The Truth About Cars » car dealer The Truth About Cars is dedicated to providing candid, unbiased automobile reviews and the latest in auto industry news. Mon, 28 Jul 2014 14:03:43 +0000 en-US hourly 1 The Truth About Cars is dedicated to providing candid, unbiased automobile reviews and the latest in auto industry news. The Truth About Cars no The Truth About Cars (The Truth About Cars) 2006-2009 The Truth About Cars The Truth About Cars is dedicated to providing candid, unbiased automobile reviews and the latest in auto industry news. The Truth About Cars » car dealer How To Become A Car Dealer… Without Ruining Your Life Fri, 19 Apr 2013 16:26:37 +0000


The car business can be a pain for three distinct reasons.

The first comes from the cars that you sell. Botched repairs. Unhappy customers. Surprises that just seem to spring up and bite you in the ass. I can deal with that.

The second comes from people in the industry. Employees and contractors with productivity issues. The unending myriad of regulations and paperwork. Continuing ed classes with little relevance to reality. I can deal with that too.

What I can’t deal with is…

people who belittle the work that I do.

Those who are hopelessly inexperienced with the retail car business think of this world as some literal gold mine where you can easily buy a nice car. Take a few pictures. Post it online, and sell it for a healthy four figure profit.

If it were that easy, this business would be better than sex. Everyone would want to do it — again and again and again. Except for maybe a few old folks, confused nuns, and hermits.

I recently wrote an article for Yahoo titled, “How To Become A New Car Dealer In Seven Difficult Steps.” Those steps seem to be pretty simple on the barest of surfaces. If you pay enough money, you can join the proverbial club of car dealers.

That’s the easy part of work in any profession, spending money. The hard part comes with paying for an even more expensive education after the basic entrance fee.

I was fortunate, in the sense that I first started off working in the auction staff at five different auto auctions in the southeast. I talked to the bigger players, learned a few things, and watched for a long time before ever buying my first car.

That first car was a 1986 Honda Civic base model which I bought way back in 1999. We’re talking vinyl seats, 4-speed manual, 1.0 Liter engine, and wafer thin a/c. It took me six months and well over a hundred auctions before I was confident enough to buy my first vehicle for all of $525 at a public auction.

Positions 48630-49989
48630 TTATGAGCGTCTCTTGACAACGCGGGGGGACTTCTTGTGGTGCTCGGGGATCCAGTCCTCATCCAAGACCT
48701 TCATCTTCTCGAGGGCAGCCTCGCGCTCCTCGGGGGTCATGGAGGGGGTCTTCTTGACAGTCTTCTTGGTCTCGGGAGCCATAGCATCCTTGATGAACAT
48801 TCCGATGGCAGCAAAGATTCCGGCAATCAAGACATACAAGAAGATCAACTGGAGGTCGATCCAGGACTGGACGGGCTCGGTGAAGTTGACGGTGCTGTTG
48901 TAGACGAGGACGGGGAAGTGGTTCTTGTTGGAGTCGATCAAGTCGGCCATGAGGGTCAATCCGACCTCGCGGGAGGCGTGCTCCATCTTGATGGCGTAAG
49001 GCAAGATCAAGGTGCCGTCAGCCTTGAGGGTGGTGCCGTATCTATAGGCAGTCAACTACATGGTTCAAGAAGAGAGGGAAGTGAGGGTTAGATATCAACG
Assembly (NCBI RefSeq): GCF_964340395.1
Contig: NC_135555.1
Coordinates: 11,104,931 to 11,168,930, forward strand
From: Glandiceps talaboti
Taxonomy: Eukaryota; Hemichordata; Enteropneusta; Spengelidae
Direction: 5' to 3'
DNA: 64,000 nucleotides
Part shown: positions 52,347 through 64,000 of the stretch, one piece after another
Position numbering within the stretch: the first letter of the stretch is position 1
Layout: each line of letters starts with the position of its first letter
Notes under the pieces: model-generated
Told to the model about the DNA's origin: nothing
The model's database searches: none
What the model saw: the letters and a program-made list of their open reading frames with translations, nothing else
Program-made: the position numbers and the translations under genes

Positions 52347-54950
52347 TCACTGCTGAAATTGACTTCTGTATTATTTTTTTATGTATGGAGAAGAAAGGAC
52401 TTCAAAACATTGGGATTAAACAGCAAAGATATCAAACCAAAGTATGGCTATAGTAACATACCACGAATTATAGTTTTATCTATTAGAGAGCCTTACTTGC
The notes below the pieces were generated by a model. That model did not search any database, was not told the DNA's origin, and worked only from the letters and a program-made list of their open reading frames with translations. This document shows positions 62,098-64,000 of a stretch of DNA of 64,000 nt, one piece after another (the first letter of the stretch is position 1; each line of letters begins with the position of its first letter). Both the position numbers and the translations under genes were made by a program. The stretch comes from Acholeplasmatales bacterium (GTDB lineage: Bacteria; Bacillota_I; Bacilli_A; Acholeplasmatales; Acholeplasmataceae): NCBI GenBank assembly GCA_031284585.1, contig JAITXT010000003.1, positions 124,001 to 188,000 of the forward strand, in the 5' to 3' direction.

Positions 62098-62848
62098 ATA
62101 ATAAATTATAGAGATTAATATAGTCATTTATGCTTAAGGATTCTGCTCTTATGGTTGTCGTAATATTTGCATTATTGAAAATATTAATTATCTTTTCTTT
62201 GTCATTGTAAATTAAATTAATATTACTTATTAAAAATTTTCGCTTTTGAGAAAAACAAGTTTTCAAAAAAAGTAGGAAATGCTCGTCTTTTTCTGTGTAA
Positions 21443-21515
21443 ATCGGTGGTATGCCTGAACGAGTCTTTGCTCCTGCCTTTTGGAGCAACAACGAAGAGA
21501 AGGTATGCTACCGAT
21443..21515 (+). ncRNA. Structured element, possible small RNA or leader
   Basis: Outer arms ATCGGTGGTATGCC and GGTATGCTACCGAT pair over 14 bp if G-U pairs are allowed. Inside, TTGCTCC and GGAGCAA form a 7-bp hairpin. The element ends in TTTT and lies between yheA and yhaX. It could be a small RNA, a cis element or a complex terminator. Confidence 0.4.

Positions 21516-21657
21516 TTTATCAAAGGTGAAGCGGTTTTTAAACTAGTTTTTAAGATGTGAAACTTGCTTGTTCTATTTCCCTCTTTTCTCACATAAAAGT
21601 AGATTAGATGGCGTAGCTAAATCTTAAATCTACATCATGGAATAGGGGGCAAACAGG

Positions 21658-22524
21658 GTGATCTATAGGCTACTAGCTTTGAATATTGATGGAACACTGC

I adjusted the idle. Took pics. Put it on Ebay, and sold it for about $1700 to a Polish PhD student from my old alma mater, Emory University. A month later I bought a 1988 Toyota Celica All-Trac for $1600 that had all of 100k. That one I spent $700 in repairs and eventually sold it for $3300.

Two for two right? Yes, but there was a lot learned between the time I first got into this business, to the time I sold that second car.

For starters, I knew the sellers of those vehicles and the quality of the inventory they typically brought to the sales. In fact I worked their lanes at the auctions as a member of the auction staff and they knew that if I got burnt, it may cost them as well.

With those experiences, I also took part in all the major tricks needed to stimulate and simulate demand on the auction block. Running the bid up, double bumps, squeezing the seller for more money after the bidding stops. I could bite them if they bit me.

I also knew the major players and, back then, you could easily play the kings rule of giving a favor and taking a favor. Back in the late 90’s very few people gave a flip about the $1500 trade-in that required substantial mechanical work. So I chose my battles in the fields where I would meet the least resistance.

Those daily experiences at the auctions, and my work with all those dealers and fellow auctioneers, gave me the confidence I needed to begin buying and selling cars. But it took six long months just to buy and sell two cars. Even after the first two successes, it took several more years for me to finally invest in the fixed expense and opportunity that came with a used car dealer license.

I made money, and lost my ass. Let me expand on that for you dear reader.

I… lost… my… ass…

I also learned a lot along the way. Sometimes I would seemingly lose my ass and then, I would learn something new which gave me a slight temporary reprieve from the abyss of a devastating loss. A recall from a manufacturer. A tool that would add value to what I sold, such as Carfax or a well-designed web site, that allowed me to pay more for a quality vehicle.

Or even something less technologically advanced and more relationship driven; such as a detailer who worked with a large dealer network and offered me the same recon rates because I helped him buy a good van at the actual cost.

Every problem required an added expense, a new quest for knowledge, and an opportunity to further my career.

So what about becoming a car dealer now? Get some experience first. The cost of this business has increased dramatically since 2008 along with the sophistication and ‘noise’ of advertising cars. That Toyota and Honda I mentioned earlier? They cost more now than they did back then, and they can be financed for more money as well.

The profit of a cash deal is now usually less because you have to usually pay more at the auction. Most dealerships now have to compete against Main Street and Wall Street thanks to the rise of sub-prime lending.

The ‘tote the note’ return may pay out more, because the financing terms are longer. Yesterday’s two year is now a five year note, and you will need a lot of ‘right’ to make that work.

The right mechanics. The right detailers. The right buyer. The right advertising strategies. The right financing partners. Even with all that, you still need to buy it at the right price which means you need to be at the right auction where you will likely spend a lot of time trying to find that right car. Make sure to handicap your risks accordingly.